Ever thought about creating your own Instagram or image filtering application but don't know exactly how to approach it? Have some old C++ code but don’t want to go through all the wrappers? This guide is meant to show some of the basics of image processing in Swift using only UIkit.

Computers use pixels to display images. In general, a pixel (the smallest controllable element in an image) is composed of 3 or 4 colors of varying intensities:

Red, Green, and Blue (RGB)
Cyan, Magenta, Yellow, and Black

The number of distinct colors that can be represented by a pixel depends on the number of bits per pixel (bpp). A 1 bpp image uses 1-bit for each pixel, so each pixel can be either on or off. Each additional bit doubles the number of colors available, so a 2 bpp image can have 4 colors, and a 3 bpp image can have 8 colors.

The basic contrast and brightness adjustments are transformations of the form:


(with the result rounded to an integer and clamped to the range [0,255][0,255]). Here 𝑥x is a color component value (R, G, or B). The slope 𝛼α controls contrast (𝛼>1α>1 means more contrast and 0<𝛼<10<α<1 less contrast). For easier separation of “brightness” and “contrast” modifications, the formula can be written like this:


where 𝑏b controls brightness.

Now that we have our basics covered, we can dive into the Swift portion!

Let’s grab our image, then take the cgImage of it:

KA 1

This image pretty accurately represents what some developers face on a daily basis!
guard let image = UIImage(named: “image”), 
let cgImage = image.cgImage
else { return }

We want to redraw this image with a specific Image Core Graphics Context, so let’s generate what we will need for this:

var colorSpace = CGColorSpaceCreateDeviceRGB()var bitmapInfo: UInt32 = CGBitmapInfo.byteOrder32Big.rawValuebitmapInfo |= CGImageAlphaInfo.premultipliedLast.rawValue & CGBitmapInfo.alphaInfoMask.rawValuelet width = Int(image.size.width)
let height = Int(image.size.height)
var bytesPerRow = width * 4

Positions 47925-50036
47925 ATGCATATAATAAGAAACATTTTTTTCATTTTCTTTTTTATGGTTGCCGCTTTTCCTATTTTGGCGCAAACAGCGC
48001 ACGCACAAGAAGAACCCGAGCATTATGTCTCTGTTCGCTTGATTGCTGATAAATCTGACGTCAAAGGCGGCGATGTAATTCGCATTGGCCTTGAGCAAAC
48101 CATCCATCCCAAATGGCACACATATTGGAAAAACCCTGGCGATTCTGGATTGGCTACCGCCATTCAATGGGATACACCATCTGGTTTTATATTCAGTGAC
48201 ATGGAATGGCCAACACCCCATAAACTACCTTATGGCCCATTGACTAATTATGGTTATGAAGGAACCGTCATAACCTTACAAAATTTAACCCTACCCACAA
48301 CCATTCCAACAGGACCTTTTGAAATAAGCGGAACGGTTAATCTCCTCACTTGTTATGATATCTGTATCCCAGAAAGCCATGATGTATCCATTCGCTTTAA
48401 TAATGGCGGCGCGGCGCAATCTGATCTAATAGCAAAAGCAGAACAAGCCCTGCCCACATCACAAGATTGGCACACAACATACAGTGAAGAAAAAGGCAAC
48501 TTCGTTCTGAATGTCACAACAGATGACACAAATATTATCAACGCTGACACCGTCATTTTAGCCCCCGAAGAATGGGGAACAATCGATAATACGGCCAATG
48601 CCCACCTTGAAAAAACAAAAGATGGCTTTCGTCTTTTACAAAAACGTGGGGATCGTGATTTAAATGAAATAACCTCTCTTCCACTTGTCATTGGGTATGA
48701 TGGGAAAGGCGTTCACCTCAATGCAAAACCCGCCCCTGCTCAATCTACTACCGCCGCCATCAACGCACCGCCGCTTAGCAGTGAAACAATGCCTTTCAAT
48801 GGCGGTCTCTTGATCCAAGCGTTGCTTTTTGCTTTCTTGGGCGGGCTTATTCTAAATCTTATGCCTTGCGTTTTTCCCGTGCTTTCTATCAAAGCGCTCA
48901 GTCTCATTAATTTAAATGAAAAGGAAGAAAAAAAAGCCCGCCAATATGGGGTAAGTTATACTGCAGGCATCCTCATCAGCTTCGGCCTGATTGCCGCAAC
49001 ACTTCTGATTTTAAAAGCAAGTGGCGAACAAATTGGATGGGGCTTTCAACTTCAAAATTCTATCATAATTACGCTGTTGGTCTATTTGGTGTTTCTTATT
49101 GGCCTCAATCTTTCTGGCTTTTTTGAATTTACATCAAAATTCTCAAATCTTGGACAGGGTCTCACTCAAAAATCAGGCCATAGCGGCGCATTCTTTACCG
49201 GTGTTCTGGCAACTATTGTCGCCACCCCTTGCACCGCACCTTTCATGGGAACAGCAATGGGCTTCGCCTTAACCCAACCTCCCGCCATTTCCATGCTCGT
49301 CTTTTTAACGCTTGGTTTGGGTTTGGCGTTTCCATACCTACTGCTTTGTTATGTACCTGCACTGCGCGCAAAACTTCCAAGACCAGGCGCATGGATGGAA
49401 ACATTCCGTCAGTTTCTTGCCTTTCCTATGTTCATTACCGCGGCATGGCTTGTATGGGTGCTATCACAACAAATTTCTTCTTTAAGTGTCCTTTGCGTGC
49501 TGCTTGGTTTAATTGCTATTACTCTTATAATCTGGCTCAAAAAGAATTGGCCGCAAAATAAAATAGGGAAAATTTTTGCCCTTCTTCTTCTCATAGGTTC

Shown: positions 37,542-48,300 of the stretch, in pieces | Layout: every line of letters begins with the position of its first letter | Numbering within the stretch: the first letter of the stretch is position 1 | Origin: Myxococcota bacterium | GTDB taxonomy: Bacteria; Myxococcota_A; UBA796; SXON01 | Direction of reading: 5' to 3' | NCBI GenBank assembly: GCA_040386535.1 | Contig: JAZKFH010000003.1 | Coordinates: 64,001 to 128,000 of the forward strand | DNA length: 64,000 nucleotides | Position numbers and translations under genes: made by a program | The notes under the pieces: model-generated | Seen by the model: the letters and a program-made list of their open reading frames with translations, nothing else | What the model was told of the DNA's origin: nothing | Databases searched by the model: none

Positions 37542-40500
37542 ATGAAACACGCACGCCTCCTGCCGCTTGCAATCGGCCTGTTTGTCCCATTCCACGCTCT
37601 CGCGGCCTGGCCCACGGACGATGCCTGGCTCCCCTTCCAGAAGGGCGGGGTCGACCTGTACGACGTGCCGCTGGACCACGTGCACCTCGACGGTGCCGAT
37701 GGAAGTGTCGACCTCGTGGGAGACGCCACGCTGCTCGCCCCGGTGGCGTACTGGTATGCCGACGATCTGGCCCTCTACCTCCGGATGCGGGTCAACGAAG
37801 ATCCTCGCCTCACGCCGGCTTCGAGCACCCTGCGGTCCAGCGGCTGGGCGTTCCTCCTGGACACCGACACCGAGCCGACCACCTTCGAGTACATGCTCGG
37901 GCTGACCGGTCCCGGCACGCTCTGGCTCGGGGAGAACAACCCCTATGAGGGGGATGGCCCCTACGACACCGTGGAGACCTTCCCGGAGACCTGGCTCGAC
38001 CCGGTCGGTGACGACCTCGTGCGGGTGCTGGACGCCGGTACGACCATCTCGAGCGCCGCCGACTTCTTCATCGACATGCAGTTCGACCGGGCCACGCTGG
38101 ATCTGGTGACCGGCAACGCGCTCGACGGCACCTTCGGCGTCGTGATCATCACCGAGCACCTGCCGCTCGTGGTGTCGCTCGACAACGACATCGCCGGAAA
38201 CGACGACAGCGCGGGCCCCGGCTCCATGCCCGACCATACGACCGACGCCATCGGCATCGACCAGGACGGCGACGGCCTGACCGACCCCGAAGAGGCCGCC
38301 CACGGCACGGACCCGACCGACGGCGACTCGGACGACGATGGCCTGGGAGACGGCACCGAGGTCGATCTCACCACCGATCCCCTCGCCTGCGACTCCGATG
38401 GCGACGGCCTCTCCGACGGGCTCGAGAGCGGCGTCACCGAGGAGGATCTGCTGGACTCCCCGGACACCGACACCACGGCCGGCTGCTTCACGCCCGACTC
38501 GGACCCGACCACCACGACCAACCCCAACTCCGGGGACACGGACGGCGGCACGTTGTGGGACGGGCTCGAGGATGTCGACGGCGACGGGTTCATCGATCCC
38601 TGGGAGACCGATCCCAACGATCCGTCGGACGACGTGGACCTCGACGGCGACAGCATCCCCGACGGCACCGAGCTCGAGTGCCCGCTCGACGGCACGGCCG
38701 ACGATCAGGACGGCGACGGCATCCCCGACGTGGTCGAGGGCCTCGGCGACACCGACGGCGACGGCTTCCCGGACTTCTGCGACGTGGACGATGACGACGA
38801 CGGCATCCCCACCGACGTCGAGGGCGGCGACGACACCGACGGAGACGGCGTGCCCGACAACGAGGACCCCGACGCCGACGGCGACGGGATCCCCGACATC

let imageData = UnsafeMutablePointer<Pixel>.allocate(capacity: width * height)

By generating an UnsafeMutablePointer with Pixels (we already know that they are composed of RGB values, as well as an Alpha multiplier), we can manipulate CGContext with information about the size and bitmap (32-bit, big endian format).

guard let imageContext = CGContext(
data: imageData,
width: width,
height: height,
bitsPerComponent: 8,
bytesPerRow: bytesPerRow,
space: colorSpace,
bitmapInfo: bitmapInfo
) else { return nil }

After generating our CGContext struct, we are ready to redraw the image:

imageContext.draw(cgImage, in: CGRect(x: 0, y: 0, width: width, height: height))

Now, given that the pointer is generated and updated, we can continue to our interface of the buffer by starting at that pointer:

let pixels = UnsafeMutableBufferPointer<Pixel>(start: imageData, count: width * height)

Given this buffer pointer, we can iterate through each pixel to calculate the total individual amounts of RGB pixels:

for y in 0..<height {
for x in 0..<width {
let index = y * width + x
let pixel = pixels[index]
totalRed += Int(pixel.red)
totalGreen += Int(pixel.green)
totalBlue += Int(pixel.blue)

Now calculate the averages by dividing by the pixel area.

let avgRed = totalRed / pixelArea
let avgGreen = totalGreen / pixelArea
let avgBlue = totalBlue / pixelArea

Finally, we’re ready to manipulate the pixels!

for y in 0..<height {
for x in 0..<width {
let index = y * width + x
var pixel = pixels[index]
let redDelta = Int(pixel.red) - avgRed
let greenDelta = Int(pixel.green) - avgGreen
let blueDelta = Int(pixel.blue) - avgBlue
pixel.red = UInt8(max(min(255, avgRed + 2 * redDelta), 0))
pixel.blue = UInt8(max(min(255, avgBlue + 2 * blueDelta), 0)) . pixel.green = UInt8(max(min(255, avgGreen + 2 * greenDelta), 0))

pixels[index] = pixel

The above code can be done in any way you want to manipulate contrast. In our case, we simply want to increase the contrast. We can do this by adding a delta with a multiplier of 2 to each of the pixels. Remember the max value is 255, and the min is 0.

Now we can create the CGContext (like we did in the beginning) and use the makeImage() function to generate an image:

guard let newCGImage = context.makeImage() else { return nil }
return UIImage(cgImage: newCGImage)

Let’s see how the output image turned out on the simulator!

KA 2Now that we increased the contrast, we can see darker colors.

Great! Let’s try the reverse by decreasing the contrast by the delta:

KA 3Woah! We created a photo negative!

We decreased the contrast so much that we ended up creating a photo negative.

Let’s try grayscale using this forumla:


KA 4Pretty cool!

With the use of Unsafe pointers and CGContext from Core Graphics, as well as a little bit of tinkering with RGB values, we can achieve anything with image filters in Swift! Congratulations, you now know how to create your very own Instagram image filtering application!

Access to the code is available here.


Khalid Asad

Khalid Asad is a Senior iOS Engineer at Avenue Code. Based in SF and originally from Toronto, he is a foodie who loves challenging projects, hockey, and hiking.

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